Enforcing IP Rights with the Customs in Vietnam: A Case Study

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shutterstock_118547785Border control can be an effective means for European SMEs for enforcing their IP rights in Vietnam, and it serves the purpose of preempting and suppressing IP counterfeits of SMEs’ products at Vietnam’s borders. Border control has gained more attention over the past few years from business owners wishing to protect their IP in Vietnam as the Vietnamese government recently granted the Customs more powers, making it more efficient.

Even though, Vietnamese Customs are actively looking for possible infringing products crossing the border of the country, it is advisable for the European SMEs to actively cooperate with the Customs authorities by recording their IP with the Customs and by actively monitoring the market and letting the Customs know of suspected infringing shipments, to fully benefit from the Customs protection.

How does Customs Protection Work

Vietnamese customs laws prohibit the importation of goods that infringe IP Rights, and Vietnamese Customs has the authority to impose fines on infringers and confiscate infringing goods for import. However, infringing goods for export are not subject to any penalties imposed by the Vietnamese authorities so far. If the infringement of IP Rights exceeds a certain threshold, the Customs authorities can also arrange criminal proceedings to be brought against the infringing party.

In order to fully benefit from the Customs protection, it is advisable for the SMEs to record their IP (trade marks and copyrights mostly) with the Vietnamese Customs. To seek customs recordal, SMEs must file an application with the Department of Customs Control and Supervision under the General Department of Customs. No later than 20 days from the receipt of the request, the Department of Customs Control and Supervision should notify the SMEs whether the application is accepted or not. The effective period of the recordal is two years from the date of the acceptance notice by the Department. The period may be extended for two more years upon request. After the extension period expires, companies must re-file a new application if they wish to pursue the customs recordal.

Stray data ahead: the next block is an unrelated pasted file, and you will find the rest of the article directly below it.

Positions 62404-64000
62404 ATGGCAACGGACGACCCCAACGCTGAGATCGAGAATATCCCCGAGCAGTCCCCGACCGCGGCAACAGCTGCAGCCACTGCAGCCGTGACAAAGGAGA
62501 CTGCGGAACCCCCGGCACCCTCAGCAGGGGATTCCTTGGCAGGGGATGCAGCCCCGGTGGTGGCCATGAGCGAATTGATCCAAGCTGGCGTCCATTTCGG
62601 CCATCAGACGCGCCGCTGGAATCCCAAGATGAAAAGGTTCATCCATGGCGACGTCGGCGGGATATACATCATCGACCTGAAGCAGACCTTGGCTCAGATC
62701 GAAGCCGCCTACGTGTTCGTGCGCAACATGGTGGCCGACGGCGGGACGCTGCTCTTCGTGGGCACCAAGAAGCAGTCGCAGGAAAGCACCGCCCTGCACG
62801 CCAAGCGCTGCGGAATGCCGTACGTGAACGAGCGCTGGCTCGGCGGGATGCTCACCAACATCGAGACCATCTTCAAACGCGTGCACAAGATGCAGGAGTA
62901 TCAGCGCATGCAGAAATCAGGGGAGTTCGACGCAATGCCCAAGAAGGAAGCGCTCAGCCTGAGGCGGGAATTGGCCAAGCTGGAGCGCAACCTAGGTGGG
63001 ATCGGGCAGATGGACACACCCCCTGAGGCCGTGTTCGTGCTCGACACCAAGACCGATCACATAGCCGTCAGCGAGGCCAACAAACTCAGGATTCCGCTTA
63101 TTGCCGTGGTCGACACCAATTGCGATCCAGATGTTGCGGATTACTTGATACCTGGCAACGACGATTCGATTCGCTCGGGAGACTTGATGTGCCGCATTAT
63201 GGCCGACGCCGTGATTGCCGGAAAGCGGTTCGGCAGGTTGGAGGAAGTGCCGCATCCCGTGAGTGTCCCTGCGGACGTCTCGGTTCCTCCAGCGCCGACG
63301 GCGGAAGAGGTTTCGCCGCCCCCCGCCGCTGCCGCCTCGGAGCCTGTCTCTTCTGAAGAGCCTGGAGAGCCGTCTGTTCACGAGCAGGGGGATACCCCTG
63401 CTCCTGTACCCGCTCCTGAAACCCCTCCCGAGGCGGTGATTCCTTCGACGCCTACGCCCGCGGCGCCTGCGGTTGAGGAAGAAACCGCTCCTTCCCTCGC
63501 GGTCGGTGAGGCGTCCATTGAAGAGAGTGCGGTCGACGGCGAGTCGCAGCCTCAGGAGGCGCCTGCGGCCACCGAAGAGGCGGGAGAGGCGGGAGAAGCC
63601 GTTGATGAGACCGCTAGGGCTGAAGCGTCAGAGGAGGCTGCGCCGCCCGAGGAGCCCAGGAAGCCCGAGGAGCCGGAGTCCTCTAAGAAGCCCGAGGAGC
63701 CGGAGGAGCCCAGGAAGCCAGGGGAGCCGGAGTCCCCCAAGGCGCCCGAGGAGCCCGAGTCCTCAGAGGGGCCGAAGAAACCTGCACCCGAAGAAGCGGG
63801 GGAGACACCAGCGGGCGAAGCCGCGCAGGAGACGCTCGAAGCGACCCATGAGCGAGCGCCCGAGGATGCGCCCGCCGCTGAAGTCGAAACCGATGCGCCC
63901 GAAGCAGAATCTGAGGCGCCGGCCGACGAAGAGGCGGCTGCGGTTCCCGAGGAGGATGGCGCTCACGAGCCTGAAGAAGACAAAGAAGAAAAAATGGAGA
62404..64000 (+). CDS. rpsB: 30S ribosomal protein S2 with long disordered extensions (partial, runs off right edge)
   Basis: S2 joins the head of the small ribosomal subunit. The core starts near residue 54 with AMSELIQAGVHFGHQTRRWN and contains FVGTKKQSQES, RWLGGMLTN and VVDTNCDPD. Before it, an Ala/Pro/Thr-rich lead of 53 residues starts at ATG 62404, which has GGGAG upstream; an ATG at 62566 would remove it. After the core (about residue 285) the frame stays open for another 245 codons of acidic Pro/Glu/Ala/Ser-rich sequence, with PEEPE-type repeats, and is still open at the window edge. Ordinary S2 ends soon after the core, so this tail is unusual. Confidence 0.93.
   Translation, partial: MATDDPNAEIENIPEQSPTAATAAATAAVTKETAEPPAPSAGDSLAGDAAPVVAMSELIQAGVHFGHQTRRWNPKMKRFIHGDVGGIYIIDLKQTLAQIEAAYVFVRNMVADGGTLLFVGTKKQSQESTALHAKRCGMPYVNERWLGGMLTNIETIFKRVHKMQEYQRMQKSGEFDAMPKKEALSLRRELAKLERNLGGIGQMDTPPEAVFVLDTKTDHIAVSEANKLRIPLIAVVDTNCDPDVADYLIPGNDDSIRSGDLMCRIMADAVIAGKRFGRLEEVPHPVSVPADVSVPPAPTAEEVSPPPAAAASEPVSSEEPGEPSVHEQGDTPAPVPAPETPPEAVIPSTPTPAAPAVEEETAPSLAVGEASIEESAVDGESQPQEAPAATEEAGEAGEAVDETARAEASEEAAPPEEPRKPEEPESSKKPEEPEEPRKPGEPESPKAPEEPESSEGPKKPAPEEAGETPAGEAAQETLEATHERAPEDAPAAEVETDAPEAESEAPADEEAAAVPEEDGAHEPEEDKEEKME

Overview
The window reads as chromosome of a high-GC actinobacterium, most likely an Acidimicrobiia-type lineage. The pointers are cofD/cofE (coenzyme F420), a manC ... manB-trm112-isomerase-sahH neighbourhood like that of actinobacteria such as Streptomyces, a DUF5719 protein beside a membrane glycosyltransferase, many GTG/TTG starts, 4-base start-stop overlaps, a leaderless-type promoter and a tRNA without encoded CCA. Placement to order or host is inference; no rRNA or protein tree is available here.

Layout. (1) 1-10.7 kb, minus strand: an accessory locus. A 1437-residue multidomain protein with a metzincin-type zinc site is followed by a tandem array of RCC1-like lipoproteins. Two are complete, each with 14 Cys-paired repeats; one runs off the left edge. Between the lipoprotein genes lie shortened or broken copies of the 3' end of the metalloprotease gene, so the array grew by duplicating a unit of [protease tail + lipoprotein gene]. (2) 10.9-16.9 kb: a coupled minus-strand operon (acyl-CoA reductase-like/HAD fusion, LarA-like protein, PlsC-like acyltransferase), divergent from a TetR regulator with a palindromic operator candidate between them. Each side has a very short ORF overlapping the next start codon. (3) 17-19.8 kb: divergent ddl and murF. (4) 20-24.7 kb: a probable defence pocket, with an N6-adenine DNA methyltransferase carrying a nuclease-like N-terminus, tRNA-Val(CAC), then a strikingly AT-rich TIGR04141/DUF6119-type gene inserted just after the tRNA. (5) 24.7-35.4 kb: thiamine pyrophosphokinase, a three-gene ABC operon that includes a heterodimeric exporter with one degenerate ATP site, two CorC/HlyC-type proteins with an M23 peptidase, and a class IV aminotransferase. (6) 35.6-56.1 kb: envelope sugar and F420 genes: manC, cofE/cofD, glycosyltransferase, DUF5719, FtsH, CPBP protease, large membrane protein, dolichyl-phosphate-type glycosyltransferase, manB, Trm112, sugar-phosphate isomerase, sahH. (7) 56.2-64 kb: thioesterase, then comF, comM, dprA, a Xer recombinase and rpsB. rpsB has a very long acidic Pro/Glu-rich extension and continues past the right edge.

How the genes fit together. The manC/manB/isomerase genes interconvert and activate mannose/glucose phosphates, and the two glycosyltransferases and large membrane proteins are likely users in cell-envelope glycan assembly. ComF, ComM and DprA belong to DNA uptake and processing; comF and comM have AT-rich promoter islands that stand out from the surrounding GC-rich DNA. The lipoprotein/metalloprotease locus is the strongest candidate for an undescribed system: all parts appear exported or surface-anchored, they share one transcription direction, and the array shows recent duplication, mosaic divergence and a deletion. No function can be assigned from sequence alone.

Although registering with Vietnamese Customs is not mandatory, it is advisable to be included to their database, as it will help the customs authorities to recognize counterfeit versions of SMEs’ product, and improve the chances of such suspect items being blocked at the border. If SMEs are aware of a suspected illegal shipment of their products, they can also work together with Vietnamese customs to detain such shipments.

It is particularly advisable for the SMEs to be vigilant and to report suspected infringements of their products to the Vietnamese Customs authorities because Infringers are demonstrating increasingly sophisticated counterfeiting methods, and are finding new ways to try to outwit the Customs and other IP enforcement authorities.

Case Study

This case study demonstrates the importance of cooperating with the Vietnamese customs to best protect company’s IP. It is particularly important because the Customs are generally looking out for identical products that are obviously infringing IP rights and could sometimes miss products that could be possibly infringing the original goods.

Background

A power supply company (Company A) has registered its mark ”SANTAK” in Vietnam since 1995 for “Uninterruptible Power Systems – UPS”. Further, ”SANTAK” is a well-known trade mark which has a large portion of the Asian market. Company A had information of a shipment of products bearing the sign ”SANTAKUPS” being imported from China by a Vietnamese company.

Advice

Company A was advised to register its mark ”SANTAK” with Customs and cooperate with the IP Enforcement and Anti-Counterfeiting Department within the General Customs Office and the Haiphong Customs Office to investigate and detect the shipment of products bearing the sign ”SANTAKUPS”.

Outcome

After the discovery of the shipment of 162 products bearing the sign ”SANTAKUPS” imported from China by a Vietnamese company, Company A’s representative requested the competent authorities to suspend the import procedures of the shipment. Haiphong Department of Custom issued a Decision to keep the shipment under custody according to administrative procedures. “SANTAKUPS” was written as one word, but the intent was to make a customer think that this was a combination of the words Santak and UPS. In this context, UPS is an abbreviation of uninterruptible power supply, so UPS did not create a distinction. Because of this, a comparison was only made with the word ”SANTAK” which was identical to the protected trade mark. Upon consideration of these findings, the competent Authority issued a Decision to apply sanctions under regulations of relevant Law: imposition of a high monetary fine and removal of “SANTAKUPS” from all infringing goods.

Lessons Learned